Tedisco: Passage of Driver’s Licenses for Those Here Illegally Bill Sends Wrong Message that Citizenship and Rule of Law Don’t Matter in NYS

James Tedisco

June 17, 2019

Senator Tedisco, the most outspoken opponent since 2007, will offer his “County Clerks Protection Act” as an amendment to indemnify county clerks who choose to uphold their Constitutional oaths of office and refuse to issue license to those here illegally

In response to plans by the Senate Majority to bring the so-called “Green Light Bill” to give driver’s licenses to those here illegally to the Floor of the Senate for a vote today, Senator Jim Tedisco (R,C,I,REF-Glenville), the most outspoken opponent of this proposal since he helped defeat former Governor Eliot Spitzer’s plan in 2007, will be offering an amendment to protect County Clerks who refuse to issue the driver’s licenses.

During Floor debate today, Tedisco will be offering his “County Clerks Protection Act” (S.3868/A.6317) to indemnify county clerks, who run most of the state’s Departments of Motor Vehicles (DMVs) in New York State, from facing lawsuits or removal by the governor when they act in good faith and with a reasonable belief they are upholding their oath of office and the Constitution of the United States by refusing to issue driver’s licenses to those here illegally.

The sponsor of the “Green Light Bill” also has introduced a bill to compel County Clerks to issue the licenses to those here illegally or face removal from office.

“Giving driver’s licenses to those here illegally sends the wrong message to honest, law-abiding citizens and those who are trying to do the right thing and have been in line for quite some time to become American citizens. If there is one set of hoops citizens have to jump through to earn their privileges but no standards for those here illegally, what’s the point of citizenship when you can just sneak into the front of the line and take advantage of our system? Make no mistake, if we continue on this dangerous path, we will become the United States of Non-Citizens,” said Senator Tedisco. “It was a bad idea when former Governor Eliot Spitzer wanted to do it and it’s a bad idea now!”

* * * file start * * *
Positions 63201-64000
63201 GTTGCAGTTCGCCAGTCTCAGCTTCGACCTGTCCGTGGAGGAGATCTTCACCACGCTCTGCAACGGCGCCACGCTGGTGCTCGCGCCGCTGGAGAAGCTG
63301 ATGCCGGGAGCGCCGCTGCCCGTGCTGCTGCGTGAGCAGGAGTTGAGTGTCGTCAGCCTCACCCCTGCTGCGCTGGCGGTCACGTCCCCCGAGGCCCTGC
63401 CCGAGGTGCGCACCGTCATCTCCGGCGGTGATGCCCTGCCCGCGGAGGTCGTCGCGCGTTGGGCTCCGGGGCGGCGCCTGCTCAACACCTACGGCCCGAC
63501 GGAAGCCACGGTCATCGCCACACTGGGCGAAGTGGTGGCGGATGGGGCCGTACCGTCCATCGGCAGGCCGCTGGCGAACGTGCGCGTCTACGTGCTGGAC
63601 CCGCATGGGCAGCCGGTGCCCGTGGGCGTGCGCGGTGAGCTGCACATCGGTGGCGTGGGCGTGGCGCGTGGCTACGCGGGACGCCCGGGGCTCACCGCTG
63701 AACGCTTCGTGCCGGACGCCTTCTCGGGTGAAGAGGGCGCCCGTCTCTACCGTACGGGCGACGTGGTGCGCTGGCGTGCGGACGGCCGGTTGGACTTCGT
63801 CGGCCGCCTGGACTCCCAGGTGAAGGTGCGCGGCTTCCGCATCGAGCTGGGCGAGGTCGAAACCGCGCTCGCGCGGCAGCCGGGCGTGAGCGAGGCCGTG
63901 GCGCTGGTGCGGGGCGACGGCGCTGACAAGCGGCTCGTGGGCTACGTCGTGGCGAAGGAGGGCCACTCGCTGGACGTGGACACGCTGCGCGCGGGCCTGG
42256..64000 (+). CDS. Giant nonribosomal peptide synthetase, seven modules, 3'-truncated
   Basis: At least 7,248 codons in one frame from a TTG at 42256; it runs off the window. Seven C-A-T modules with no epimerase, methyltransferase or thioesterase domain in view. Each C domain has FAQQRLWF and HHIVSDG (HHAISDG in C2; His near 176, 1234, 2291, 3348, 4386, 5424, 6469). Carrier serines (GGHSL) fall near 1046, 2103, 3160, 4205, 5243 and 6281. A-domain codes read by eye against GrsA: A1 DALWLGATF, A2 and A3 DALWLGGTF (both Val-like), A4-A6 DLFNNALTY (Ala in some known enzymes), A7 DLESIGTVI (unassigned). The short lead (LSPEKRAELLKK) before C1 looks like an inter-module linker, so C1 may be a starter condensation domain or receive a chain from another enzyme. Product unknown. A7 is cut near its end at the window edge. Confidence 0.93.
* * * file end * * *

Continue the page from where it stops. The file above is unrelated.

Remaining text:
Tedisco noted that contrary to the bogus claims by advocates for the “Green-Light Bill,” federal and state courts have long ruled that driving is a privilege and that there is no fundamental right to drive. 

In 2007, the New York State Court of Appeals upheld the DMV’s right to require social security numbers from driver’s license applicants.  Moreover, the DMV has required driver’s license applicants to submit social security numbers for the past 24 years to combat rampant identity, bank and insurance fraud, not as a post-9/11 anti-immigration policy as advocates falsely suggest.

Senator Tedisco said that among the concerns is creating a double standard for American citizens applying for a standard license. For example, a citizen with a Social Security number would have to provide it, along with verifiable ID documents, while those here illegally would not. The bill also requires that licenses issued to those here illegally be “visually identical” to a federal-purpose license, which is a deliberate attempt to deceive and a violation of the federal REAL ID Act. The Green-Light bill would further hurt the DMV and law enforcement from upholding their constitutional duties by prohibiting them from reporting those here illegally to federal immigration officials and stifle police investigations for car accidents and other incidents. A recent amendment to the bill requires the DMV Commissioner to notify within three days anyone whose records are sought and requires the identification of the agency seeking the records. In what other law enforcement investigation is the suspect given advance notice?

“We are a state and a nation of laws. Whenever we exempt people from those laws, it creates chaos. We support immigration, but the legal process of immigration because if we don’t adhere to a legal system for becoming a citizen, New York State will become a magnet for those here illegally. We need an improved path to citizenship on the federal level for people who want to be a part of our magnificent melting pot of a republic, but it should not be done in an unfair, ham-handed way at the state-level that hurts our security and makes a mockery of what it means to be a citizen,” said Tedisco.